By Ted Thornhill
Radiation from WiFi connections can reduce sperm activity in up to a quarter of men, study finds
Using a laptop wirelessly connected to the internet can harm a man’s fertility, researchers have warned.
They discovered that WiFi radiation can ‘nuke’ sperm – meaning the risk arises when the machine is used as it was designed and placed on the lap.
When the wireless connection is switched on it creates electromagnetic radiation that damages semen, the scientists said.
The Argentinian researchers made the connection after taking semen samples from 29 healthy men, placing a few drops under a laptop hooked into the internet via WiFi and hitting download.
Four hours later some of the sperm appeared to have been nuked by WiFi radiation.
A quarter of the sperm were no longer swimming around, compared with just 14 per cent from semen samples stored at the same temperature away from the computer.
And 9 per cent of the sperm showed DNA damage, three-fold more than the comparison samples.
Lead researcher Conrado Avendano of Nascentis Medicina Reproductiva in Cordoba says the culprit is electromagnetic radiation generated during wireless communication.
Writing in the venerable medical journal Fertility And Sterility, he says: ‘Our data suggest that the use of a laptop computer wirelessly connected to the internet and positioned near the male reproductive organs may decrease human sperm quality.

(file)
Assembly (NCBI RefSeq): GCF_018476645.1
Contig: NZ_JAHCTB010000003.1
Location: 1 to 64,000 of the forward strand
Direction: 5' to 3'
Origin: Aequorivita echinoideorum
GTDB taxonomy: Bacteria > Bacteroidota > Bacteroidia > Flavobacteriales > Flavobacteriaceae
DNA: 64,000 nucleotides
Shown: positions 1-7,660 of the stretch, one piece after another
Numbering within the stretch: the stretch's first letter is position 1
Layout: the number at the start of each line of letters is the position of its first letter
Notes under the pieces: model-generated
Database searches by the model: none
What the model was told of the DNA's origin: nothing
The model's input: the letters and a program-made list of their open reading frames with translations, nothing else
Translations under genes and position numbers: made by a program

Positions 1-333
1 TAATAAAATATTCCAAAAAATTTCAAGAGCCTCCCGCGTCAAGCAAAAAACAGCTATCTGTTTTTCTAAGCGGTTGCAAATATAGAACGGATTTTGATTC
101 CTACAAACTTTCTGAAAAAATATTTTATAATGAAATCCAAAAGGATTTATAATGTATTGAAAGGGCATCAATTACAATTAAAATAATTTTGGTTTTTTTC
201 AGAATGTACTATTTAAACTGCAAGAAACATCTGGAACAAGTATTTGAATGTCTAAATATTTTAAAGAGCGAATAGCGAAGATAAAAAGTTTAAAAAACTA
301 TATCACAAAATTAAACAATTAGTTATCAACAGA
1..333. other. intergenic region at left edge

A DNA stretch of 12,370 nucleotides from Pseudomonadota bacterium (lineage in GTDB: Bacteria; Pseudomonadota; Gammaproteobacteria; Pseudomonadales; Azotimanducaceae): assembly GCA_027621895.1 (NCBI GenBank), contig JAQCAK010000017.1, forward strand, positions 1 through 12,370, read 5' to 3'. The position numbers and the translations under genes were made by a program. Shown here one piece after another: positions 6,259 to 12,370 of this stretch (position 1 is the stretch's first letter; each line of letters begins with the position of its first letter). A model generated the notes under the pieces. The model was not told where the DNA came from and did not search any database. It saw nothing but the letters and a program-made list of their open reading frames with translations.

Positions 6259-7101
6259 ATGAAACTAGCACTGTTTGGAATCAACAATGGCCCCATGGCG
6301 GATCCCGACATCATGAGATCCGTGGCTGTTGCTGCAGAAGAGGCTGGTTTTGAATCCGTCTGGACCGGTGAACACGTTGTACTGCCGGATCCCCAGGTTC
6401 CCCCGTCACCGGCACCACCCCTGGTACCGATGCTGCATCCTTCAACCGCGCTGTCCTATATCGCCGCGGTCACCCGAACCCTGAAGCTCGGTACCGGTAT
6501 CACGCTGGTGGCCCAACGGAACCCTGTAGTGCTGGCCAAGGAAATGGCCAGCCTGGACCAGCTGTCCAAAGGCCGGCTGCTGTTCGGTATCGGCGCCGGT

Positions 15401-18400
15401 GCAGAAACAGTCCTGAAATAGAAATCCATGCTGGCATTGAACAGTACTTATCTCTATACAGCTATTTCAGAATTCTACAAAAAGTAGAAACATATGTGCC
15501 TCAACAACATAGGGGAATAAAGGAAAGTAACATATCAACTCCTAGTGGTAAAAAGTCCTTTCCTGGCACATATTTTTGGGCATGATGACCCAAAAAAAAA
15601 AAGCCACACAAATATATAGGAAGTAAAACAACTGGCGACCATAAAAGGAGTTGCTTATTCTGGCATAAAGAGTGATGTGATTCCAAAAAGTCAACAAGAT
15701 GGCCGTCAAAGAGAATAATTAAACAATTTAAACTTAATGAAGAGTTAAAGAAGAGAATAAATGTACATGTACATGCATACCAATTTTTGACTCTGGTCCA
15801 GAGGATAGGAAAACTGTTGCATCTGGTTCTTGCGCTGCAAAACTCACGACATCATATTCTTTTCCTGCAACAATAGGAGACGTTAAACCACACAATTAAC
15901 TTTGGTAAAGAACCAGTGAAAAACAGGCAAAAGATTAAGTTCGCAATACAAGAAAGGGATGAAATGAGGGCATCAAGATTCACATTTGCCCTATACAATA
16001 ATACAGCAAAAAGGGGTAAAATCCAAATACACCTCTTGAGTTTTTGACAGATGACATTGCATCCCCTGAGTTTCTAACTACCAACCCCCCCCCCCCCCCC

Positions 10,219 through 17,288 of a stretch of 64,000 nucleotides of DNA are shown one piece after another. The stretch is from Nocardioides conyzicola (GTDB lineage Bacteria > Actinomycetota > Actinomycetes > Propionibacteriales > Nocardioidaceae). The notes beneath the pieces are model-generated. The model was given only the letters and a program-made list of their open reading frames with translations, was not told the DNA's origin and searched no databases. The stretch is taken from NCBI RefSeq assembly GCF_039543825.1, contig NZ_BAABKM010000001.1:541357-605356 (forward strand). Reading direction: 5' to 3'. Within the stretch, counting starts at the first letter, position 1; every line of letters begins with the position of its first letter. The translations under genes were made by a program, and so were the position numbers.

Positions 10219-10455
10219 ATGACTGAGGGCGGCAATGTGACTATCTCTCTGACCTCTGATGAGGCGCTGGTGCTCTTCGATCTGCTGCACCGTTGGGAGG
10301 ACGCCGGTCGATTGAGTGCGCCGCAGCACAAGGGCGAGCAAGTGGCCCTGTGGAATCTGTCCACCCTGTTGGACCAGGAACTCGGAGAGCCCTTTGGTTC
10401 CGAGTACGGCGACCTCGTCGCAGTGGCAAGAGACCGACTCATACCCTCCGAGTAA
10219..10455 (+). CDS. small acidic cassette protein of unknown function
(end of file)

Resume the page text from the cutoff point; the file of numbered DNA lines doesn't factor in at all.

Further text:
‘At present we do not know whether this effect is induced by all laptop computers connected by WiFi to the internet or what use conditions heighten this effect.’
A separate test with a laptop that was on, but not wirelessly connected, found negligible EM radiation from the machine alone.
The findings fuel concerns raised by a few other research teams.
Some have found that radiation from mobile phones creates feeble sperm in the lab, for example.
And last year urologists described how a man sitting with a laptop balanced on his knees can crank up the temperature of his scrotum to levels that aren’t good for sperm.
So between the heat and the radiation from today’s electronic devices, testicles would seem to be hard-pressed.
However, Dr Robert Oates, the president of the Society for Male Reproduction and Urology, has managed to father two kids despite having both a laptop and an iPad.
He told Reuters Health he doesn’t believe laptops are a significant threat to male reproductive health.
Remarking on the new study, he said: ‘This is not real-life biology, this is a completely artificial setting.
‘It is scientifically interesting, but to me it doesn’t have any human biological relevance.’
He added that so far, no study has ever looked at whether laptop use has any influence on fertility or pregnancy outcomes.
‘Suddenly all of this angst is created for real-life actual persons that doesn’t have to be,’ said Oates, also of Boston Medical Center.
He added: ‘I don’t know how many people use laptops on their laps anyway.’
According to the American Urological Association, nearly one in six couples in the U.S. have trouble conceiving a baby, and about half the time the man is at the root of the problem.
While the impact of modern technology is still murky, lifestyle does matter, researchers say.
Earlier this month, a report in Fertility And Sterility showed that men who eat a diet rich in fruit and grains and low in red meat, alcohol and coffee have a better shot at getting their partner pregnant during fertility treatment.